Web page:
Commanding in the Army Reserve is a challenge but rewarding experience to which more leaders must aspire. The need for selfless leadership in the U.S. military has never been greater. Challenges associated with commanding are real, but are surmountable. Opportunities to serve as a commander provide officers with an invaluable, unmatched experience that cannot be rivaled in the civilian world.

Commanding in the Army Reserve provides leaders with a “leadership laboratory” in which core competencies are challenged, developed, and perfected. Army formations are diverse, and collaborative leaders broaden their problem solving skills portfolio by soliciting input from their organization. The periodic human interaction between a commander and the geographically dispersed members of the unit challenges a leader to be an effective communicator in both the written and verbal form. These interactions do not occur daily in the Army Reserve, requiring a commander to perfect the ability to communicate effectively. Leaders in the Army have relationships with and access to their chain of command that is unmatched in the civilian world, providing leaders with access to senior officers who will coach, teach, and mentor them.

The aforementioned challenges many reasons not to command, and the following tools address how reasons to not command can be further overcome. Various types of additional funding can be made available to command teams to compensate them for the additional time requirements consistent with command. Senior leaders can establish flexible expectations that allow commanders to be at critical career and family events. Promotion and selection board processes can be revisited to favor those willing to command. Families can and should be not only incorporated into Reserve activities but celebrated as a vital component in the success of any Reserve Soldier. It’s critical to our future that we overcome this dilemma because the strategic environment demands it.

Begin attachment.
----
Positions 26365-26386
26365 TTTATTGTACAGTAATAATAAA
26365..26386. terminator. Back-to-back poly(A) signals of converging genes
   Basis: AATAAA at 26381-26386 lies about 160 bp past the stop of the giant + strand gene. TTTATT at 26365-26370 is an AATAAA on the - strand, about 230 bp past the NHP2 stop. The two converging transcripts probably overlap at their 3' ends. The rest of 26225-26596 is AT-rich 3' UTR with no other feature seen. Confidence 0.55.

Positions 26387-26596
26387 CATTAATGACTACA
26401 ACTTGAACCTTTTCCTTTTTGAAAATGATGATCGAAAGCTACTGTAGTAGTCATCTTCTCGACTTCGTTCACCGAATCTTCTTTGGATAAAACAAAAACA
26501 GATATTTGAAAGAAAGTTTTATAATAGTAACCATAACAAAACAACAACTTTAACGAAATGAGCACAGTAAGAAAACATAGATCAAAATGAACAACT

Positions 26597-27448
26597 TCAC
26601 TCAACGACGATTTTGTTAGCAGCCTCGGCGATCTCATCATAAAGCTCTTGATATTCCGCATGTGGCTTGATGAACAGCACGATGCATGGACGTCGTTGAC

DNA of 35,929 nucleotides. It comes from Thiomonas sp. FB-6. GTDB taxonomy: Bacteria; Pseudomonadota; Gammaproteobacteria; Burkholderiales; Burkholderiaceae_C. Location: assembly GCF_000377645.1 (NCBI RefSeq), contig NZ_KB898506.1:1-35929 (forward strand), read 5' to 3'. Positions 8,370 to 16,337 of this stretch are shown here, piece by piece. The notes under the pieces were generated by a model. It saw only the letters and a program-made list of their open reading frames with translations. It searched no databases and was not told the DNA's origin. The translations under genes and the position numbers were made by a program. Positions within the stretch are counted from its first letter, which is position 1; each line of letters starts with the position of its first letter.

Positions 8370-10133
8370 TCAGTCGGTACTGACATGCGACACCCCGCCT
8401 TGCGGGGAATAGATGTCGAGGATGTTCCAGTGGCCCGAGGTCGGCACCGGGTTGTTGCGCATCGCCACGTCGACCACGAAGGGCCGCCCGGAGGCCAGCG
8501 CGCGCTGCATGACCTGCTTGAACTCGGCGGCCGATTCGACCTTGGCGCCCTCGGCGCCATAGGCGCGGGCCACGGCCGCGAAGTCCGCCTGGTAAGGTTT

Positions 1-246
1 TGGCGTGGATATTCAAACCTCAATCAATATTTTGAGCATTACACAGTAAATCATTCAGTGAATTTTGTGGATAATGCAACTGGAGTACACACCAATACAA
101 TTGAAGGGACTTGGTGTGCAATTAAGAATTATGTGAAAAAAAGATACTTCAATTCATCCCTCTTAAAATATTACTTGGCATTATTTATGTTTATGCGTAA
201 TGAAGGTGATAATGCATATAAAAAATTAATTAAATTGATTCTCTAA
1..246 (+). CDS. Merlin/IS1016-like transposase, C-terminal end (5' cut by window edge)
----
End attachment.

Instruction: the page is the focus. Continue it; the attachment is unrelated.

The strategic operating environment has never been more volatile, uncertain, or complex. Russia, China, Iran, Violent Extremist Organizations, and other adversaries intend to re-shape the world order in their favor. The reorder envisioned by each of these actors threatens domestic and global U.S. interests and those of our allies. Cyber-attacks, gray zone conflicts, proxy wars, information operations, terrorism, and economic warfare the many tools these adversaries can employ. Targets chosen by adversaries will not be solely military in nature, but doctrinally will include the infrastructure, security, and well-being of American citizens. Future conflict may evolve from being sporadic into an everyday constant, creating an operating environment where quality, dedicated leadership is crucial at every level. These challenges will require military leaders to be innovative problem solvers who can collaborate with multiple stakeholders in both military and civilian domains.

Leaders who hesitate to command in the Army Reserve must understand the stakes have never been higher, and recognize the need America has for leaders with a competitive spirit. Selfless service remains at a premium, with the future well-being of our Nation depending on those who have it. Army Reserve commanders must know that they are not alone in the endeavor. Senior leaders must prioritize the communication with and coaching, teaching, and mentoring of their subordinate leaders. Time with families and career development is a commodity that additional pay and retirement points only begins to replace, but strengthens the financial resiliency of a Reserve leader nonetheless. The shape modern warfare is taking requires leaders who are innovative, decisive, and bold, with the ability to effectively communicate and collaborate with multiple stakeholders. Developing these skills in the Reserve is a unique opportunity not typically offered in the civilian world that will make an officer more marketable in the civilian workplace. The Army Reserve needs commanders who recognize these factors and are willing to serve. America’s Soldiers deserve the best leaders we can provide.

“…if we desire to secure peace, one of the most powerful instruments of our rising prosperity, it must be known, that we are at all times ready for war.”

— George Washington

Comments and Editorial assistance provided by LTC John Kaikkonen and CPT Eva Gonzalez.

For information on ROTC and becoming an officer in the United States Army ask your chain of command about the ROTC Scholarship opportunities and visit https://www.goarmy.com/rotc/find-schools.html or email usarmy.knox.usacc.mbx.army-reserve-rotc-scholarships@mail.mil or call 502-624-7695.